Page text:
Across the United States, millions of adults have completed some postsecondary coursework, but not earned a degree or credential. A 2016 U.S. Census report (Ryan & Bauman, 2016) estimated that 17.4 percent of the working-age population of 25 to 54 years of age possessed some college credit but had not attained a postsecondary degree. Similarly, the American Community Survey (United States Census, 2016) found that 20.9 percent of the U.S. population over age 25 reported this situation. Individuals in these circumstances do not benefit from the economic and earning power of a postsecondary degree, but often retain student loan indebtedness, dealing two detriments to their economic and social mobility.
Many U.S. states are facing declining secondary school enrollment or are projecting shortfalls in the number of residents holding postsecondary credentials compared to future employer needs and workforce demands. These forecasted challenges are magnified as an increasing share of careers require postsecondary credentials or degrees (Carnevale, Smith, & Strohl, 2013). For California, the future looks differently. While the state will see fairly consistent numbers of high school enrollment and graduates into the next decade, the workforce demand for individuals with a postsecondary degree will exceed the population possessing these credentials (Jackson & Johnson, 2018).
Many states and organizations have established goals to mitigate these looming issues. The Lumina Foundation (2018) reports that 41 states have established future postsecondary attainment goals. In light of these issues, states and educational institutions have explored and undertaken new strategies to recruit or re-engage adult learners or individuals with some college credits completed. California is among the nine remaining states without such postsecondary attainment goals.
Acknowledging this national policy issue, educational researcher Jennifer Rippner (2016) highlights the emerging issue of college completion in the United States. While this topic has emerged organically as many state governments examined education spending during and after the Great Recession, it also neatly illustrates the construct of “policy diffusion” with such state and institutional goal-setting spilling across state lines, galvanized by philanthropic entities with a focus on educational, workforce and economic equity.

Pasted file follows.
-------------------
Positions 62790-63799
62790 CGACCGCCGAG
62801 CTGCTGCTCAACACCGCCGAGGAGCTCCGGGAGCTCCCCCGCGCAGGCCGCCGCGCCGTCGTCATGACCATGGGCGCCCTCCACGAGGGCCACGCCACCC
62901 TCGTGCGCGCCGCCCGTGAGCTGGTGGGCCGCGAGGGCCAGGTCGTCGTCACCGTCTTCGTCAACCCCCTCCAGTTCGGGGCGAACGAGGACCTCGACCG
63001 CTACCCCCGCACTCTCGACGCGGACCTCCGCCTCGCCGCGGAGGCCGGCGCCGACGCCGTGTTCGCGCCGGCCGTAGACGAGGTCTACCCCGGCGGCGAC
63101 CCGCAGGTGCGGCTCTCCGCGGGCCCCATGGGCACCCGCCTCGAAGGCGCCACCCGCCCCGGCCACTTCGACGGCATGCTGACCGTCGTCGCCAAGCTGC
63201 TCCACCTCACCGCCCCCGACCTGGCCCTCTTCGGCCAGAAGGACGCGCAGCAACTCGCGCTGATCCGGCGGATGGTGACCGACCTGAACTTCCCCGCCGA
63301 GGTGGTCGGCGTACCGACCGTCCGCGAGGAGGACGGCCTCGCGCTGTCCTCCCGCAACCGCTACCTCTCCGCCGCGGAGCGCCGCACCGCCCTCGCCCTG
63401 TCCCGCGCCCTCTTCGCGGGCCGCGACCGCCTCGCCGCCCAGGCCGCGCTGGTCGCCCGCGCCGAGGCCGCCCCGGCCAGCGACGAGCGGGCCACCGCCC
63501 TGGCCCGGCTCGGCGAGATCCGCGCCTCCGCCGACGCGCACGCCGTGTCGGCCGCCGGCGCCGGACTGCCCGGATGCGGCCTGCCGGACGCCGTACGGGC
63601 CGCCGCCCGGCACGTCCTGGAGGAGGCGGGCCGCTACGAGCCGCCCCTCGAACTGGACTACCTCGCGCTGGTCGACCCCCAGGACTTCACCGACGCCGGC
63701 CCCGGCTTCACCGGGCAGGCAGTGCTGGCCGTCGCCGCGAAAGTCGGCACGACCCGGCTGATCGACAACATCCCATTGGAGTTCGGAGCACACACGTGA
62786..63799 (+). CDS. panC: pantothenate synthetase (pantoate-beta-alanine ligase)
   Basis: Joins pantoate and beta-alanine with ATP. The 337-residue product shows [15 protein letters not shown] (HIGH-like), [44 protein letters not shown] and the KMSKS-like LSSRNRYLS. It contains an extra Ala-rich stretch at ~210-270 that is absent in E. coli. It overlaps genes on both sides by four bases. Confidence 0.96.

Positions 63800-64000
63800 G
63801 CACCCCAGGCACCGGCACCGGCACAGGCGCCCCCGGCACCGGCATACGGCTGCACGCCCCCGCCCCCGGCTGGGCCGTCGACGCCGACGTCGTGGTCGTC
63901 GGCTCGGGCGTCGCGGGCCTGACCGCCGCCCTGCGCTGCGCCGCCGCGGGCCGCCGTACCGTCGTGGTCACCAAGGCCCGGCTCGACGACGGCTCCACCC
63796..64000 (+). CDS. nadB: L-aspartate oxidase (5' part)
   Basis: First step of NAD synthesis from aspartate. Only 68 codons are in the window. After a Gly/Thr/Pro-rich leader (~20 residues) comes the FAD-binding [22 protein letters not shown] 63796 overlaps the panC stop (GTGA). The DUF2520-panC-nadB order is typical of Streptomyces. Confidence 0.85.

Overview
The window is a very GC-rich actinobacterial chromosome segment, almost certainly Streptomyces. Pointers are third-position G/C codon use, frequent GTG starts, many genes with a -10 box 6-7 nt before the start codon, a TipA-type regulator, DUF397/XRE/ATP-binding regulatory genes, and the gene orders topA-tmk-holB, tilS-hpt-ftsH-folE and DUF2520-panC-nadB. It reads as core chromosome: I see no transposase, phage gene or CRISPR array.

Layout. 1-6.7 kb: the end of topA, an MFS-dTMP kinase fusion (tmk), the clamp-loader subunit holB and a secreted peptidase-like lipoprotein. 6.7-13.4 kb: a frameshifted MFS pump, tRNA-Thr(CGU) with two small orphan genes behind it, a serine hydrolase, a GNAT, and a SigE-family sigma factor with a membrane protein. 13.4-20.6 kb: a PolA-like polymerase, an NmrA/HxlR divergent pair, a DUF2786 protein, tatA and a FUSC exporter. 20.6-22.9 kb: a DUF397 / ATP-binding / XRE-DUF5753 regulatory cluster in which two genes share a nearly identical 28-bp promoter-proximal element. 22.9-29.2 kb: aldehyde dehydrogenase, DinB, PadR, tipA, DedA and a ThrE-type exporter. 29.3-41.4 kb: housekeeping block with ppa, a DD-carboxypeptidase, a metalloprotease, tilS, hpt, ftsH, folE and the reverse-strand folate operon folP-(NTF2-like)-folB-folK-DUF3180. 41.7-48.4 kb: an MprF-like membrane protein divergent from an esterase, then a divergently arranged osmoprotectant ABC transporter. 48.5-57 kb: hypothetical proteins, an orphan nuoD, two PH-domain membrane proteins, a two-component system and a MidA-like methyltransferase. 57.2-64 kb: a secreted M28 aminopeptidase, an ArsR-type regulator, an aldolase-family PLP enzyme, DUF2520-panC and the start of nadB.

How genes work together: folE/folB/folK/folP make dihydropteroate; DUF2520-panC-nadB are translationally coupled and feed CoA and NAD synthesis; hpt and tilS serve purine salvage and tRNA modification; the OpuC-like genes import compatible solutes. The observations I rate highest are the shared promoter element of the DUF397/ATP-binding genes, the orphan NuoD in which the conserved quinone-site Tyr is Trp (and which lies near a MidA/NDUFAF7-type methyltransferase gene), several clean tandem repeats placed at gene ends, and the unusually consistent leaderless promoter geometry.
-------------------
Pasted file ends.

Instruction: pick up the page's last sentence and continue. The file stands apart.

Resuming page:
Whether California chooses to look inwardly to establish a postsecondary educational attainment goal itself or joins with other states in this national movement, student and family expectations for college attendance and completion are changing. So the question becomes, will California lead the change by setting a statewide educational attainment goal, or simply follow the evolving expectations of California students and families?
Ryan, C. L., & Bauman, K. (2016). Educational Attainment in the United States: 2015. Retrieved from http://www.census.gov/content/dam/Census/library/publications/2016/demo/p20-578.pdf.
United States Census. (2016). American Community Survey. Retrieved from https://www.census.gov/programs-surveys/acs/data/custom-tables.html.
Carnevale, A. P., Smith, N., & Strohl, J. (2013). Recovery: Job growth and education requirements through 2020. Washington, DC: Georgetown Center on Education and the Workforce. Retrieved from https://cew.georgetown.edu/wp-content/uploads/2014/11/Recovery2020.FR_.Web_.pdf.
Jackson, J., & Johnson, H. (2018). California’s Future: Higher Education. Retrieved from the Public Policy Institute of California website: http://www.ppic.org/wp-content/uploads/r-118jjr.pdf.
Lumina Foundation. (2018). A Stronger Nation: Learning beyond high school builds American talent. Retrieved from http://strongernation.luminafoundation.org/report/2018/.
Rippner, J. A. (2016). The American policy landscape. New York: Routledge.